There is a PLoS Computational Biology paper (Ten simple rules for writing a response to reviewers) by William Stafford Noble (https://doi.org/10.1371/journal.pcbi.1005730) that contains excellent ten easy to follow "rules" (note that they are not rules per se). I will list the points from the paper here (and a one sentence summary) but would recommend reading this short article for more insight.
As with most things, take your time to go through these and formulate your own thoughts about it. While these are general markers that can help along the way, this is not a rule book (don't get misled by the word "rule") and not everything works/applies in all situations.
- Rule 1: Provide an overview, then quote the full set of reviews
Provide a summary of changes, along with new data, additional figures, etc, followed by interleaved comment+response.
- Rule 2: Be polite and respectful of all reviewers
"Keep in mind that if the reviewer failed to understand something, the fault likely lies, at least in part, with you for not making the point clear enough." - enough said!
"In general, even if the requested change seems unnecessary, it is usually better to go ahead and revise with the goal of showing the reviewer that they were listened to and understood."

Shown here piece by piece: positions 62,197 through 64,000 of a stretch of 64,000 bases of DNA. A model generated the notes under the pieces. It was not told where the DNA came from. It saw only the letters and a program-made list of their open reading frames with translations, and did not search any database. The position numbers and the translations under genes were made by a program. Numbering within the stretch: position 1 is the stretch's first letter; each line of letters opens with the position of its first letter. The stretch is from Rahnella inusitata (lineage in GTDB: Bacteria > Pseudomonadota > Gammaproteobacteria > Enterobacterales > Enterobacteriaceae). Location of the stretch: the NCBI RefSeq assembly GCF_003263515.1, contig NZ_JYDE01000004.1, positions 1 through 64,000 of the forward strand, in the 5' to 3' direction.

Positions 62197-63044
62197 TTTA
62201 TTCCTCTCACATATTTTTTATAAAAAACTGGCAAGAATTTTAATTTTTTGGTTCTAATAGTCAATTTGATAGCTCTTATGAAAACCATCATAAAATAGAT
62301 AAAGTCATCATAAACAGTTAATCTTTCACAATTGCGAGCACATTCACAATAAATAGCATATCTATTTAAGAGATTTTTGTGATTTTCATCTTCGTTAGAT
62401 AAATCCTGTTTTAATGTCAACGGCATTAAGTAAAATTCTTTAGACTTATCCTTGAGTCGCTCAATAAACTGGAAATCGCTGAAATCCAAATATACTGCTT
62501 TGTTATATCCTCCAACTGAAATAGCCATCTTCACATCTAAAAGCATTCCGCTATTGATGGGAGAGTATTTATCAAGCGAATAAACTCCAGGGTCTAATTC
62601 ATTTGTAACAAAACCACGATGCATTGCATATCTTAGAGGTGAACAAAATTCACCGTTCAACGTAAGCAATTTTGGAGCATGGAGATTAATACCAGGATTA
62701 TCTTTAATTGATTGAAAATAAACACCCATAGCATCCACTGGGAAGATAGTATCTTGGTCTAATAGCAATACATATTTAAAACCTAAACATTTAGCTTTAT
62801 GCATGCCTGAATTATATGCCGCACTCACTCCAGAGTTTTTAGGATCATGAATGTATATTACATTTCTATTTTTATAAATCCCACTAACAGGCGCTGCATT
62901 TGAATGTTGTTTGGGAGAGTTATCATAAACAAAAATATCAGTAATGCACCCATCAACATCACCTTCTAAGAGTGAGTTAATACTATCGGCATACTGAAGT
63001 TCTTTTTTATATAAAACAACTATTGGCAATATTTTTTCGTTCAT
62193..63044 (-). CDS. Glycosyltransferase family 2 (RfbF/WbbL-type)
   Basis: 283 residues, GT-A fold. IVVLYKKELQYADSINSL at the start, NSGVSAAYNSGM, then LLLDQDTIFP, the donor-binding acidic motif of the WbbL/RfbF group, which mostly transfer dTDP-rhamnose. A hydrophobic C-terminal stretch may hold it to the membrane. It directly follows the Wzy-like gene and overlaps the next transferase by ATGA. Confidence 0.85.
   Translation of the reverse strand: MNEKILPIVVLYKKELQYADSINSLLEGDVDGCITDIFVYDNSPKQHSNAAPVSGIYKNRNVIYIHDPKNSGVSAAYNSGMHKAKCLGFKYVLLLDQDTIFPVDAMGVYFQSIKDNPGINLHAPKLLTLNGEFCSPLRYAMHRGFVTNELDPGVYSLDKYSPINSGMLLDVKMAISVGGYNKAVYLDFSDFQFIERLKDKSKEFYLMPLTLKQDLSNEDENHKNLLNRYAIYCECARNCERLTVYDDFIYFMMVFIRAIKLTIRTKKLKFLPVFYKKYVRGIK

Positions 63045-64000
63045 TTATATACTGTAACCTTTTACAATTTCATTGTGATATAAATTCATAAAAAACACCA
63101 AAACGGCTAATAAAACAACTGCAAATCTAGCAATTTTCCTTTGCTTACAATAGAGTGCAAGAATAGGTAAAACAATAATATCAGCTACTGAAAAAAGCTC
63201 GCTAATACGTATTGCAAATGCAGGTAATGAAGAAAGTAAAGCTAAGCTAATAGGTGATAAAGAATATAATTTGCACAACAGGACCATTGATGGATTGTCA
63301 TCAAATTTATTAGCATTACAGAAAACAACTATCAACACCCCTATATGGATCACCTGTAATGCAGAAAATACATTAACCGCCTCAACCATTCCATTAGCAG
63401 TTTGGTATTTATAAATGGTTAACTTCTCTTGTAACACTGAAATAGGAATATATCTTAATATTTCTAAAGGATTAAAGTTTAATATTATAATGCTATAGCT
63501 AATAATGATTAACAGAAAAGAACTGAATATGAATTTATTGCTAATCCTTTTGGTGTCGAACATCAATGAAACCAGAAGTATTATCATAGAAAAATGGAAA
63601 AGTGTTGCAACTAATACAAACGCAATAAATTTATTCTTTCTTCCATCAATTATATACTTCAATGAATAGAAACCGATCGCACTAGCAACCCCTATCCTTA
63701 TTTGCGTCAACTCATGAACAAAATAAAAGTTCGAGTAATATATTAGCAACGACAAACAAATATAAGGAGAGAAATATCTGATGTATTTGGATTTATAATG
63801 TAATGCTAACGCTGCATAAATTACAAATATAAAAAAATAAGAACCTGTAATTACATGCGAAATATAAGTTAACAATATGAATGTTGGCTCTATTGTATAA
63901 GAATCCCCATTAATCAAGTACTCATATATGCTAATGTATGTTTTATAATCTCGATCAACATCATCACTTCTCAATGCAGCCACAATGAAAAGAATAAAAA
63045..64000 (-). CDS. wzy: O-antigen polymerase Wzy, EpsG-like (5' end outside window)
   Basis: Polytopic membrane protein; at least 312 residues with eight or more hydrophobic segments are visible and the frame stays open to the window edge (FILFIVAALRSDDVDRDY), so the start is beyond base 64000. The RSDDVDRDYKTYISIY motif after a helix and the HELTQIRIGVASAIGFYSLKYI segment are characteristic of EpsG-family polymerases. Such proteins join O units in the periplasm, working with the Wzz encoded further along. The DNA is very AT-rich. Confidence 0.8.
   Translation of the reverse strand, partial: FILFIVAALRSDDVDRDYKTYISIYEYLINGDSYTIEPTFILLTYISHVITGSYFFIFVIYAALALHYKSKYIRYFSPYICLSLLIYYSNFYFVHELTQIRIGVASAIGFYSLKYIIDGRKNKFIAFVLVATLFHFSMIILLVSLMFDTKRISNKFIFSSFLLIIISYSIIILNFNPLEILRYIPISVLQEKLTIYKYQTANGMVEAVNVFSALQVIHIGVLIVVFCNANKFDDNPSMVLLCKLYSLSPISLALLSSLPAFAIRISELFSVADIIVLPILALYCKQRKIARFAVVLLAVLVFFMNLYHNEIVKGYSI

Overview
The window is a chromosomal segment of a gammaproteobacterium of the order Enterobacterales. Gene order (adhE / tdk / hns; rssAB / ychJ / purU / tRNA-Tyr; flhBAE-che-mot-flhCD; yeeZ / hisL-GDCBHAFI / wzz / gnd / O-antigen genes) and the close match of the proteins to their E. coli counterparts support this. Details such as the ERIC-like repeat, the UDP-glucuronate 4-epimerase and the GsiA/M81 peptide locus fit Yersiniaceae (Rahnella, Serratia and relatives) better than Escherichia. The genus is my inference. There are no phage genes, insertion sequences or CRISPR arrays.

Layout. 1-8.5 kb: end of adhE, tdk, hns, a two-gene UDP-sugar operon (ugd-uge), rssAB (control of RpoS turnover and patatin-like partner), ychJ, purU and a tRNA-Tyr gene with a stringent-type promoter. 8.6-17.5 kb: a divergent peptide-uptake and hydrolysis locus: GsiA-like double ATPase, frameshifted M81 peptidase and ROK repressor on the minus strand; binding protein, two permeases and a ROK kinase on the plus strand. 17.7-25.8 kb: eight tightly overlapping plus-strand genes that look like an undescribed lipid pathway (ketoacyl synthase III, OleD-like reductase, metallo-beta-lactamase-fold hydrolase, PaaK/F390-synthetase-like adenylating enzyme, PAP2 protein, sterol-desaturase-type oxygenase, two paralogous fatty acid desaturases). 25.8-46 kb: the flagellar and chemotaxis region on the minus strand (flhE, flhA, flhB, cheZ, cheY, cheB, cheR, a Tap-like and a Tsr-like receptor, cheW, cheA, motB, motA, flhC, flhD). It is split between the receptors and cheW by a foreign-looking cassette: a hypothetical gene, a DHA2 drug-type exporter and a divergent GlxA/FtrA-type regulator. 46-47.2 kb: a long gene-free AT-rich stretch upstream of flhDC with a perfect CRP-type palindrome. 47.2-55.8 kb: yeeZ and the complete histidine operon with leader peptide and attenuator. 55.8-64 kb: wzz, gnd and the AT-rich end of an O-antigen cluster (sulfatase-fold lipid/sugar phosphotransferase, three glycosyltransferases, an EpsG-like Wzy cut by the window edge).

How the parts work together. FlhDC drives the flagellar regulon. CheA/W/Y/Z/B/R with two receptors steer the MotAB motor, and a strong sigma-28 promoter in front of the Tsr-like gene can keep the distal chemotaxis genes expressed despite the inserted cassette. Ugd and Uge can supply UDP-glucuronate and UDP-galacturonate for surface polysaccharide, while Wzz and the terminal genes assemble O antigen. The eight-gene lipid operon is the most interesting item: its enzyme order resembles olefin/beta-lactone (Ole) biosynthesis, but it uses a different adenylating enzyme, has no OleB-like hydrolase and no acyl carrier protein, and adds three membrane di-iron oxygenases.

- Rule 4: Make the response self-contained
Try, for example, a tactic like original and revision comparison style
- Rule 5: Respond to every point raised by the reviewer
"In some cases, the reviewer may disagree with your response, but you should not try to avoid a difficult point by simply ignoring it"
- Rule 6: Use typography to help the reviewer navigate your response
I find it easy to color code the comments along with keeping the comment in a
fixed width font while my responses are in regular Times New Roman black
- Rule 7: Whenever possible, begin your response to each comment with a direct answer to the point being raised
"Your goal is to show the reviewer that you took their comments seriously, and you should quickly convey what you did in response to their critique."
- Rule 8: When possible, do what the reviewer asks
"If the reviewer asks for 10 things, and you say that 9 out of 10 of them fall outside the scope of your work, then you are not likely to satisfy the reviewer."
- Rule 9: Be clear about what changed relative to the previous version
" In your response, refer explicitly to the previous and revised versions of your manuscript and explain what changes have been made."
- Rule 10: If necessary, write the response twice
"In practice, it is often helpful to write the "venting" version of the response first, wait a while, and then begin working on the "real" response several days later, perhaps after you have done some of the work to address the critiques raised by the reviewer."
With respect to fitting it all in a given word limit, try and see if multiple reviewers have similar comments/concerns; then you could answer them together rather than individually replying to all. Additionally, in this case, summarizing all changes in the response document will clearly not work.